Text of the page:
Take A Trip to the Sunken City
If you’ve spent any measure of time at all living at the apartments for rent in Los Angeles, then you’ve at least heard tales of the so-called “Sunken City,” the area of San Pedro where a powerful landslide in the late-1920s caused an entire beachside development to fall into the Pacific Ocean:
“In 1929, a landslide in San Pedro, California, caused a neighborhood of exclusive homes to tumble into the ocean. At its peak, the land movement was measured at an astounding 11 inches a day. During the slide, part of the adjoining Point Fermin Park also fell into the ocean.”
In the time since this disaster, the area has been closed to the public — officially, that is. Risking peril, more than a few intrepid urban adventurers have braved the dangers to take a peek at what now lies at this coastal ruin. Today, we’ll be going over a few points of interest that they’ve discovered, providing a bit of detail on what the Sunken City is like in the present day.
What Awaits at the Sunken City?
First and foremost, we should include the disclaimer that the Sunken City, at present, is off-limits to the public. Stepping foot on the grounds isn’t just trespassing, either — it’s dangerous. There have been numerous incidents of explorers losing their footing and falling straight into an early grave here, so every step on this abandoned property is done at one’s own risk!
That being said, there are a few intrepid souls who have ventured to the Sunken City and recounted their tales of what they witnessed. Instead going through the hassle of sticking your neck out at the scary, landslide-prone ruin, you can just read up on what others have found during their explorations.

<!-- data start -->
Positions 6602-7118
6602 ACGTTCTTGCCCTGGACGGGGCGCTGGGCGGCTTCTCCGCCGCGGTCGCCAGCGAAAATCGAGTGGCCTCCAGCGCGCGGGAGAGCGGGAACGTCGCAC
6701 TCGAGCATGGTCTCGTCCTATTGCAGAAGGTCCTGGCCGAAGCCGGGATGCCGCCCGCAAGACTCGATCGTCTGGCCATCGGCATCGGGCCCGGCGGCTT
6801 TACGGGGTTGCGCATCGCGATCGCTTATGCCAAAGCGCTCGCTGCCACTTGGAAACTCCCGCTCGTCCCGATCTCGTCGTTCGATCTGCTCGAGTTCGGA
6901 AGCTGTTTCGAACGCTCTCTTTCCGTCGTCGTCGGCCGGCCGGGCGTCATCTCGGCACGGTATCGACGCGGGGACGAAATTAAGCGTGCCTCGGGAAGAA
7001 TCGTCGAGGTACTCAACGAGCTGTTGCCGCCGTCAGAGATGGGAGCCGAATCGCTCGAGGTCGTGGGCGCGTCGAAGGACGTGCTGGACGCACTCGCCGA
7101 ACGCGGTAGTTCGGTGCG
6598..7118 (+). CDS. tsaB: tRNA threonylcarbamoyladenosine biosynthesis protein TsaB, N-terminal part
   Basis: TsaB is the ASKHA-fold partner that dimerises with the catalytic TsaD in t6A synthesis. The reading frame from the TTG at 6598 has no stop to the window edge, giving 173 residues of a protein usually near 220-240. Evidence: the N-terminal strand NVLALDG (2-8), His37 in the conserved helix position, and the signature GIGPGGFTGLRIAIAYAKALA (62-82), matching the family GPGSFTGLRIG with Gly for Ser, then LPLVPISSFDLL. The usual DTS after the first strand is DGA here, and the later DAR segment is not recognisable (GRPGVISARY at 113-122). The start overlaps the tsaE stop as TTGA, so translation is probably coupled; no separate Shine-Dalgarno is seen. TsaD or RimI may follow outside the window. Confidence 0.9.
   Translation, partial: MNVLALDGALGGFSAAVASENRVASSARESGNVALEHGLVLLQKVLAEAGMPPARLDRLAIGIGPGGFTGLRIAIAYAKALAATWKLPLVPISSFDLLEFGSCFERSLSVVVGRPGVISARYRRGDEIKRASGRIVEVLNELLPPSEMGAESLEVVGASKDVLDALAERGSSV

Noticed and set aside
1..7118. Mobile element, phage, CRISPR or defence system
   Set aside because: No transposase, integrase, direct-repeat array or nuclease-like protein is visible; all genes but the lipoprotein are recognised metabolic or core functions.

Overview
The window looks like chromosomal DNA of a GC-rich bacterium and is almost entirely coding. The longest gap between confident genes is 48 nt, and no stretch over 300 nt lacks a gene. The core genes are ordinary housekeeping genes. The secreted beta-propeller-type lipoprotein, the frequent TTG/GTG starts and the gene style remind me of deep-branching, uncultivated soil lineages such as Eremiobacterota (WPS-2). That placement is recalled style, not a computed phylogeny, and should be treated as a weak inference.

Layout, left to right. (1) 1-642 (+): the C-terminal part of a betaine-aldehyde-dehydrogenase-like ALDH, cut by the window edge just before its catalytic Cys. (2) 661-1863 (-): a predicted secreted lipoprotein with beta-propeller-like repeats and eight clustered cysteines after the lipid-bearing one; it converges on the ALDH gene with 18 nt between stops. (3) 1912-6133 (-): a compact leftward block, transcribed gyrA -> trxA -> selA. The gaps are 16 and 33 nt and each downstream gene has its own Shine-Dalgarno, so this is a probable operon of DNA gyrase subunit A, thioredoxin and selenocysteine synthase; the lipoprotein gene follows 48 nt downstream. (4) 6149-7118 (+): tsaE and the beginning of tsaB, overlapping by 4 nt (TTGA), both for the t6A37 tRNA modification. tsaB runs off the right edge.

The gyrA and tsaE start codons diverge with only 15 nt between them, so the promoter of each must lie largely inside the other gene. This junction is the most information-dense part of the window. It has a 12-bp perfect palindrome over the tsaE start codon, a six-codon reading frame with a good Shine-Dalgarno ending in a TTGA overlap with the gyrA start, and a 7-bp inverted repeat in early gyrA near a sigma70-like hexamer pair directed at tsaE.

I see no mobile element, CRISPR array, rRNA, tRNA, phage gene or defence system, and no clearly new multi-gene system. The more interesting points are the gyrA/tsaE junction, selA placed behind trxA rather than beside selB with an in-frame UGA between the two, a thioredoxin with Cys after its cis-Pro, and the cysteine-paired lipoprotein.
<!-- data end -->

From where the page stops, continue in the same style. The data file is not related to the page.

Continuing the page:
After penetrating the flimsy gate separating people from the site of Sunken City, the very first things you’ll probably notice are the precarious geography and rather picturesque ocean views. In its current state, Sunken City is still slowly falling into the sea, so the occasional landslide will sometimes change the look of the numerous hills and cliffs in this area. What’s more, these particular hills and cliffs are eerily barren, with little in the way of vegetation, save for a few shrubs and palm trees.
If you’ve ever wondered what a community might look like after an apocalyptic event, this is one of the closest things you’ll find to it in this part of Southern California. You might well swear a bomb leveled the Sunken City just by glancing at it, and, with the destructive capability at mother nature’s fingertips, it may as well have.
There’s not just destruction to behold here, though. There is also beauty. Remember those ocean views we mentioned? They’re rather unique here at the Sunken City, perhaps unlike any others you’d experience in Los Angeles. The rugged terrain contrasts starkly with the calming ocean, and for photographers, this makes for an interesting enough dichotomy to spend plenty of memory card space on.